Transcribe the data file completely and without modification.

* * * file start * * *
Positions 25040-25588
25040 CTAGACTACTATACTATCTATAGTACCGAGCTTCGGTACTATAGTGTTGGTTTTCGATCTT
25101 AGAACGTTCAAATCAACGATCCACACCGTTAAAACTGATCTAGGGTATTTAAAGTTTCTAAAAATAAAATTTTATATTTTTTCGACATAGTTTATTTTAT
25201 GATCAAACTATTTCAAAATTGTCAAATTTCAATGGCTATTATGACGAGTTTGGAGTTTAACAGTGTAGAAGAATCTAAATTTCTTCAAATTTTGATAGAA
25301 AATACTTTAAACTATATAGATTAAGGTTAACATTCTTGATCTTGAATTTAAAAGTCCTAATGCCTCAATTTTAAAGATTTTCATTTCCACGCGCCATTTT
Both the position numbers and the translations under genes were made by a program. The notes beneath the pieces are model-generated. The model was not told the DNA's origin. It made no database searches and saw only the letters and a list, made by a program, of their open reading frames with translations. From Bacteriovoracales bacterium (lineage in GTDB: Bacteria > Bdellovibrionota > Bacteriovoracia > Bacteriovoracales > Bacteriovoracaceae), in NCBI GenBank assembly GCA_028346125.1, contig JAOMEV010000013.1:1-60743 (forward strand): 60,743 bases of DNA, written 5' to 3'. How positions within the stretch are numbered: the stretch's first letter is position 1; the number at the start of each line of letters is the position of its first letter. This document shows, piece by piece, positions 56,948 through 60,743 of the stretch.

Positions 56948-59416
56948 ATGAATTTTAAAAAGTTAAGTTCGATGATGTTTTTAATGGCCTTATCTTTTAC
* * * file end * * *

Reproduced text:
Positions 25040-25588
25040 CTAGACTACTATACTATCTATAGTACCGAGCTTCGGTACTATAGTGTTGGTTTTCGATCTT
25101 AGAACGTTCAAATCAACGATCCACACCGTTAAAACTGATCTAGGGTATTTAAAGTTTCTAAAAATAAAATTTTATATTTTTTCGACATAGTTTATTTTAT
25201 GATCAAACTATTTCAAAATTGTCAAATTTCAATGGCTATTATGACGAGTTTGGAGTTTAACAGTGTAGAAGAATCTAAATTTCTTCAAATTTTGATAGAA
25301 AATACTTTAAACTATATAGATTAAGGTTAACATTCTTGATCTTGAATTTAAAAGTCCTAATGCCTCAATTTTAAAGATTTTCATTTCCACGCGCCATTTT
Both the position numbers and the translations under genes were made by a program. The notes beneath the pieces are model-generated. The model was not told the DNA's origin. It made no database searches and saw only the letters and a list, made by a program, of their open reading frames with translations. From Bacteriovoracales bacterium (lineage in GTDB: Bacteria > Bdellovibrionota > Bacteriovoracia > Bacteriovoracales > Bacteriovoracaceae), in NCBI GenBank assembly GCA_028346125.1, contig JAOMEV010000013.1:1-60743 (forward strand): 60,743 bases of DNA, written 5' to 3'. How positions within the stretch are numbered: the stretch's first letter is position 1; the number at the start of each line of letters is the position of its first letter. This document shows, piece by piece, positions 56,948 through 60,743 of the stretch.

Positions 56948-59416
56948 ATGAATTTTAAAAAGTTAAGTTCGATGATGTTTTTAATGGCCTTATCTTTTAC